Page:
United States v. Lee, No. 06-4933-cr (2d Cir. April 17, 2008) (Cabranes, Wesley, CJJ, Castel, DJ)
Defendant Cathy Lee received a 120-month sentence, the mandatory minimum, in a crack trafficking case. She raised on appeal a host of constitutional and statutory challenges to her sentence, claiming that it violated § 3535(a), the Eighth Amendment, and equal protection, in light of the powder-vs-crack sentencing disparities.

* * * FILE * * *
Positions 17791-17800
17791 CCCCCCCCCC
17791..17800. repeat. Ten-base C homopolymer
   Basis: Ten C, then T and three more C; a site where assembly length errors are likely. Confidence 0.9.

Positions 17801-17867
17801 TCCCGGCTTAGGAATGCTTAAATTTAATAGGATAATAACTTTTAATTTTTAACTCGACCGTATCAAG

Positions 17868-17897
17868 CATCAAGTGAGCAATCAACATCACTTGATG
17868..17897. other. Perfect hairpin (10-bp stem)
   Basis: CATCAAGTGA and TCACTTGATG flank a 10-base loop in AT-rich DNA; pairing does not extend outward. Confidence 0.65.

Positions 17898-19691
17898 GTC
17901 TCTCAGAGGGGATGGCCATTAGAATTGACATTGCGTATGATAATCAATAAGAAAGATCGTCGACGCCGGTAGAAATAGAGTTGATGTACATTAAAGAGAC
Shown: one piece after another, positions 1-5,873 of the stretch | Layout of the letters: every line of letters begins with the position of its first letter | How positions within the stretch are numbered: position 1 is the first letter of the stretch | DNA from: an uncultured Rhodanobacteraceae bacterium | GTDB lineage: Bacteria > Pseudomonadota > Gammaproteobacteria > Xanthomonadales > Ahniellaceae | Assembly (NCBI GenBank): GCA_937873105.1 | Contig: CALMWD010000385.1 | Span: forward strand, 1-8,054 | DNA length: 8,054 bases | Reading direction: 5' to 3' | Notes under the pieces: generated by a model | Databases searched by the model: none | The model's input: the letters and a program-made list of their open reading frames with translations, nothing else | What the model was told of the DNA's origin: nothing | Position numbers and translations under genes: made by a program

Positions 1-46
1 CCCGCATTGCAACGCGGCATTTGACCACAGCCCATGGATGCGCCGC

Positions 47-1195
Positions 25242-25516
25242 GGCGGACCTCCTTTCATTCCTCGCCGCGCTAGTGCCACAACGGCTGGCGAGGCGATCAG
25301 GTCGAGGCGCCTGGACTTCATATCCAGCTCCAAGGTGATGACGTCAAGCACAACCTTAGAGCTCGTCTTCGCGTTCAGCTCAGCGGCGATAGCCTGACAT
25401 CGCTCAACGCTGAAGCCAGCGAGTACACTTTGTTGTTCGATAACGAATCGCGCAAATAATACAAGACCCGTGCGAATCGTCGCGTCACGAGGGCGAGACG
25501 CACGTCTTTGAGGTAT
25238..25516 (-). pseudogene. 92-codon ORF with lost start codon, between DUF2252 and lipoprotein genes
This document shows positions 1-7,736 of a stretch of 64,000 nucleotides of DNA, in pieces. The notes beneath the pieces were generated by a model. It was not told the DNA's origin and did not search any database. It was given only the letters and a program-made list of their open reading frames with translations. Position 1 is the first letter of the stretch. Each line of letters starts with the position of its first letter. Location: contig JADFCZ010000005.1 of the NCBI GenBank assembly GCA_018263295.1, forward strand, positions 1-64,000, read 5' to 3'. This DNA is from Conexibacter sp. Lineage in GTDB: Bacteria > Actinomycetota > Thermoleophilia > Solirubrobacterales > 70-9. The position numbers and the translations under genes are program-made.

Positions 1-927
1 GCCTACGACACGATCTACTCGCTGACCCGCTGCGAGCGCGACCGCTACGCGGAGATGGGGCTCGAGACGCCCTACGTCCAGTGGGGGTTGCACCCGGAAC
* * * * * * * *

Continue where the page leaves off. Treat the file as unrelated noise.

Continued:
The court held that these claims were waived by the appellate waiver in Lee’s plea agreement. Although such waivers will not be enforced when an “arguably unconstitutional” consideration influenced the sentencing, there was no such consideration here. The equal protection argument with respect to crack sentences is a claim about the statute itself, not a claim that the court considered an improper factor at sentencing. Moreover, the court rejected the equal protection statutory argument nearly fifteen years ago, and no subsequent legal development – including Kimbrough – is a basis for changing this view.
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